FL Biking

Seneca Lake provides a longer 78-mile bike ride for David Seither

(left) and Eric Smith.

Jeweled water, expansive, rolling hills and grapevine vistas all define one of New York State’s loveliest landscapes: the Finger Lakes. This is a region that David Seither, physical education teacher at Gananda Central School District, knows well.

For six of the past seven summers, Seither has set forth toward the goal of riding around 10 of the 11 Finger Lakes. In 2017, he circumnavigated the 10 lakes riding solo on his bike.

A Born Runner

Seither grew up competing in track and field, and would run on his own for the sheer fun of it. When a knee surgery left him with only 30 percent of his meniscus, his doctor recommended he pursue lower impact physical activities.

“I’m a pretty active person so I got into biking,” Seither says. “This was about 10 years ago.”

Goal Motivation

Between having surgery and becoming a father, Seither, now 40, got serious about his bike riding. In 2009, he told his friend Eric Smith he wanted to ride around the Finger Lakes — all of them, with one exception. The two men eliminated Otisco Lake because, although it has only six miles of shoreline, the roads around it total 35 miles with little view of the lake.

“I’m motivated by goals,” Seither says. “After our conversation we began to plan out our rides.”

Using a regional biking book, “30 Bicycle Tours in the Finger Lakes Region” by Mark Roth and Sally Walters, Seither and Smith began to plan the logistics of the endeavor. Both men had families, so they decided to tackle the rides as a series of weekend morning rides. Seither’s wife, Julie, wanted him to go early so he could return and be able to spend time with their young children during the day. Plus, for safety’s sake, early morning rides meant lighter traffic. Seither usually takes a picture of himself after each ride to send to his wife letting her know he completed the ride.

Chain Gang

For conditioning purposes, Seither and Smith started with the smallest lakes and saved the larger ones for the end of the season.

“It was built-in training,” Seither says.

The smallest lake on the itinerary is Canadice, a 12-mile ride. Honeoye and Conesus are each 18 miles. After these two the mileage bumps up to 41, 42 and 43 miles for the larger lakes, and the biggest ones measure in the 80s.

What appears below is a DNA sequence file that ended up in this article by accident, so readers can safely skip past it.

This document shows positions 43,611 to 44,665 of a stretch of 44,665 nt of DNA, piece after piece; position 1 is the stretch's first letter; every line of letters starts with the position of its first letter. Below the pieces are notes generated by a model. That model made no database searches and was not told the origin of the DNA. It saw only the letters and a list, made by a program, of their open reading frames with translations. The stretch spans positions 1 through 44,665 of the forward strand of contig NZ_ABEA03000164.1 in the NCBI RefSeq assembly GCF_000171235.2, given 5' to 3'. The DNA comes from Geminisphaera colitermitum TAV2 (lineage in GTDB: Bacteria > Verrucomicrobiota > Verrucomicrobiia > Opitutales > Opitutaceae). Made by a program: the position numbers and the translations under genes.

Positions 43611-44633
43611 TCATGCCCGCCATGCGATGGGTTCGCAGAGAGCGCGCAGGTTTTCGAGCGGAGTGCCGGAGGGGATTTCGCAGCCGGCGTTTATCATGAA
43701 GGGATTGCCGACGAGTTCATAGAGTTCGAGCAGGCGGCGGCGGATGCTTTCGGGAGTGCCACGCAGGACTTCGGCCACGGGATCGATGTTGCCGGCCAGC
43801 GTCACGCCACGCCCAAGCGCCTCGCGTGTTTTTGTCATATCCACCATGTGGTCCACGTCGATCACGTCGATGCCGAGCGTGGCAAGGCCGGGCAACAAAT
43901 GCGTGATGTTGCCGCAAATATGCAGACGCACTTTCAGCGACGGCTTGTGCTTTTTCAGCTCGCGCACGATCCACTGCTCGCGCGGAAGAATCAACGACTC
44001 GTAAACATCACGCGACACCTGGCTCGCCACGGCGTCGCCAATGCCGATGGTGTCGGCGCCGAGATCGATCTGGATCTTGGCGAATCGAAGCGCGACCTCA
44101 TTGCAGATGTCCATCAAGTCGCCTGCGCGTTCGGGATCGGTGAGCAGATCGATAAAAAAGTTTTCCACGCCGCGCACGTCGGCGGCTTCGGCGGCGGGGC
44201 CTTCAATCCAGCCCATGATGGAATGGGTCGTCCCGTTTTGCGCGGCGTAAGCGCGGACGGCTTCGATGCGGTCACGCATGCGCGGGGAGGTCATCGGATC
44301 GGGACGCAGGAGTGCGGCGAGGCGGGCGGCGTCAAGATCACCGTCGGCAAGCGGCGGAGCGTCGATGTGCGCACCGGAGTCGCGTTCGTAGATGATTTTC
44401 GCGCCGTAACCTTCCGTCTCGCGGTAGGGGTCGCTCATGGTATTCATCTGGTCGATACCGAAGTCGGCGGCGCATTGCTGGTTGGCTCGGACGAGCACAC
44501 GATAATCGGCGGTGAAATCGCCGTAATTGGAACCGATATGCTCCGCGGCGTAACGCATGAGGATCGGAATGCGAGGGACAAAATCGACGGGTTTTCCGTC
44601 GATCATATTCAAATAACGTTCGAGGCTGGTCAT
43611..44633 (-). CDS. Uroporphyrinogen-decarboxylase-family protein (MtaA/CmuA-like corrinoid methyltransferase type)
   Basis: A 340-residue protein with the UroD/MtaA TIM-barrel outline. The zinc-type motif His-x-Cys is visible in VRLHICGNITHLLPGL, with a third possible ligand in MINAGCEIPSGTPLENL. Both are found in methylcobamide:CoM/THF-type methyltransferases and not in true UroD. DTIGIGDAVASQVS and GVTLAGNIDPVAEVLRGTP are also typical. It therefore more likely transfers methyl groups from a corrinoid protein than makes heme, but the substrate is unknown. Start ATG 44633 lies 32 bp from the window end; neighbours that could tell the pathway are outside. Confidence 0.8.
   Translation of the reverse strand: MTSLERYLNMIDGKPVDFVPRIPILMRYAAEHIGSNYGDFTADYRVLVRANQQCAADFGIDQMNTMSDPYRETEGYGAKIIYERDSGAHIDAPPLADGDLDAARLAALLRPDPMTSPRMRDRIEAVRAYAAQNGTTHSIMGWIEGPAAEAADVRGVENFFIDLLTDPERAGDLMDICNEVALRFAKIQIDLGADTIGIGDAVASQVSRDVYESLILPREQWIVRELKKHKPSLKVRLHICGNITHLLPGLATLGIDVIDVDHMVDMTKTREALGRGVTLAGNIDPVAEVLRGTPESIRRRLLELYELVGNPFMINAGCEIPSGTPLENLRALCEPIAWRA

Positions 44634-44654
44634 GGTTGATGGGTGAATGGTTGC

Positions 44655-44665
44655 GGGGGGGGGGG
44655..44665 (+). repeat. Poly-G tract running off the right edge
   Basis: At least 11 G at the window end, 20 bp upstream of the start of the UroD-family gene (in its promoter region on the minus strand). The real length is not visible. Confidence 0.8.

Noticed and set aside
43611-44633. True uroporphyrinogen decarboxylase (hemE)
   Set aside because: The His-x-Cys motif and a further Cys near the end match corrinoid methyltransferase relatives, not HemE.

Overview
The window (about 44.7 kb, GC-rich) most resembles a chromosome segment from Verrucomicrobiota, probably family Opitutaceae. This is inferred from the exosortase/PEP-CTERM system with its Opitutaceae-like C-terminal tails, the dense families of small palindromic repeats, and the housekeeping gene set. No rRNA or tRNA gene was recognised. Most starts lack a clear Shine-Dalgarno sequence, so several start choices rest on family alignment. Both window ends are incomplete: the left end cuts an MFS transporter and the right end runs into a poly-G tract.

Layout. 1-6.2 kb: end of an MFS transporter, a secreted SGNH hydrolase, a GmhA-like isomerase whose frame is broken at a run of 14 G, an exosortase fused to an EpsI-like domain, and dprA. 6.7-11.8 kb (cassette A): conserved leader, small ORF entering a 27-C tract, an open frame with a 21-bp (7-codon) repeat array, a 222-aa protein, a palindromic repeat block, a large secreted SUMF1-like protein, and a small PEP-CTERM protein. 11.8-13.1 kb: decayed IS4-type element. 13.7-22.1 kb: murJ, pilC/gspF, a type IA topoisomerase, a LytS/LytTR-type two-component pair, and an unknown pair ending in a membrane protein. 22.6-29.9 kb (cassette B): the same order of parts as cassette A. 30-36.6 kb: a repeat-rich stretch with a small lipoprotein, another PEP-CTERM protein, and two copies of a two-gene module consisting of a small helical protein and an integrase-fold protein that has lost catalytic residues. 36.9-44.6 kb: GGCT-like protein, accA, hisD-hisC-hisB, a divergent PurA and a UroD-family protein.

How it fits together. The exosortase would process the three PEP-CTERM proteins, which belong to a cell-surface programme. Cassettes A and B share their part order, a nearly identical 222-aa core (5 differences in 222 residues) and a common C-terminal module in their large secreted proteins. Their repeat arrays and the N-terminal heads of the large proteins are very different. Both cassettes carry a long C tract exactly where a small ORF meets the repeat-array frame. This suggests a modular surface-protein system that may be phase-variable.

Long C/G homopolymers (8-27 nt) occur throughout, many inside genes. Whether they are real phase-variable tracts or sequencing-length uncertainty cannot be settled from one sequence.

After a couple of years riding this pattern, Seither and Smith realized it took more time to drive to the smaller lakes than it did to ride them. So they began to combine the smaller rides.

The biking activity soon became a summer tradition. And with it, friends joined Seither and Smith.

“There are about five of us,” Seither says. “Eric and I do all of them but the others kind of pop in and out as they can.”

That first summer in 2009, Seither and Smith were not able to ride all 10 lakes. But most years since, they've accomplished their goal. Summer 2017 proved the most challenging. A litany of circumstances kept friends from participating. As a result, Seither did all 10 rides alone.

“They’ll be back next year,” he says.

Roadside Charms

Now that Seither’s children are older, he has more time to take in the sights and enjoy the views. He says that back in 2009 his familiarity with the Finger Lakes was limited to Seneca and Keuka. Owasco, Canadice, Skaneateles and Hemlock were all new to him.

“It used to be all about how fast I could get around,” he says. “Now that I’m older I stop, have a snack and take in the views.”

Keuka Lake — a 43-mile, fairly flat ride — is Seither’s favorite, but he finds all of the lakes gorgeous and has a hard time choosing which one he likes best. He is also impressed with the cultural history. He revels in discovering the historic placards that dot the roadside along the lakes. Rockefeller’s boyhood home, an extinct hamlet and the white deer population at the Military Depot have all been fun finds.